Zach Bogosian: Has His Time Come?

Dobber Sports




Zach Bogosian: Has His Time Come?

With Steve Stamkos and Drew Doughty, two of the top-three picks from the NHL’s 2008 entry draft, already lighting the fantasy world on fire, its natural to wonder what’s happening with Zach Bogosian, the number three pick from 2008.


After a tumultuous, but promising, rookie campaign, Bogosian took a significant step backwards last year, and his short career has already seen more than his fair share of injuries. The 20-year old native of Massena, New York smolders with potential, but unlike with Stamkos and Doughty, poolies are still waiting for ignition.


But is this Bogosian’s year to breakout?  There is at least one reason to think so.


Looking Back


After playing high school hockey in his homeland, Bogosian decided to leave the United States to play Canadian major-junior hockey in the OHL with the Peterborough Petes.  In his two years with that storied franchise, Bogosian left an impression as a defencemen who could light the lamp often, but still be relied upon to neutralize his opponents' top skaters.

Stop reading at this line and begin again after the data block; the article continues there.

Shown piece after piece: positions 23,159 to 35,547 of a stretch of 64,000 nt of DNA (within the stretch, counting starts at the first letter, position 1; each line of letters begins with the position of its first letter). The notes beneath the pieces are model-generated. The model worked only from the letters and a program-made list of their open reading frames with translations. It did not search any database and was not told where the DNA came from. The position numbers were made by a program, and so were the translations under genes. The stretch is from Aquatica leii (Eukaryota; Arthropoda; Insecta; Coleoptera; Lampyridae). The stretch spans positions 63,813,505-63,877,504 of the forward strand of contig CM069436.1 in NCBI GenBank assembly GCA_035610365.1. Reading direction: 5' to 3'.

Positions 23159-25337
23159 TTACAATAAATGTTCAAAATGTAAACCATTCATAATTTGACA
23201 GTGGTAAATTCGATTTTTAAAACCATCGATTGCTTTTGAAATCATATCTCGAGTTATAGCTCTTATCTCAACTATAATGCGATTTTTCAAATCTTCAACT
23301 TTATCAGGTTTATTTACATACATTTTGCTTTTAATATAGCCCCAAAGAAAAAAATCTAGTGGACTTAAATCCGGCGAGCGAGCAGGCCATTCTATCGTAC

"He wants to shut those guys down", said Petes' head coach Vince Malette in 2008.  "He's solid defensively, and at the same time he can skate with the puck. He doesn't lose any speed when he's handling the puck. He's good offensively and knows when to jump into the play. He's got a complete game."


The scouts agreed, and so did Atlanta, who selected Bogosian third overall that June in Ottawa, and gave him a spot on their blueline come fall.  Unfortunately, Bogosian only had the opportunity to play in eight games before breaking his left leg and missing the next 28 games.


The rehabilitation of the leg was long and difficult and the then-18-year-old struggled with the often-solitary tasks. At the time, Bogosian described the process as "pretty boring."  He explained, "you are used to junior when you are around 22 or 23 guys that pretty much all hang out together. So, it’s a little different.”


After a brief reconditioning assignment with Atlanta's AHL affiliate, the Chicago Wolves, Bogosian returned to the big club and almost immediately began to contribute on the scoresheet.  When his first year was in the books, he had scored nine goals, earned 19 points, and finished with a plus-11 over the course of 47 games.


Especially considering the tempered expectations that are only fair for any teenaged defencemen in the NHL, many fantasy owners drooled over the possibilities for what might be possible over a full 82 games injury-free.


His owners would be disappointed in 2009/10..


Bogosian played 81 games, but only put up 23 points and finished with a miserable minus-18.  Sophomore slump?  Maybe not.


As reported at by Matt Bennett at, then-head coach John Anderson stated that the depreciated stats were the result of a nagging wrist injury that Bogosian suffered in December.  Bennett notes that "in September and October, Bogosian racked up a solid 8 goals (2 PP) and 4 assists in 24 games but only managed 11 more points for the rest of the season.  In his las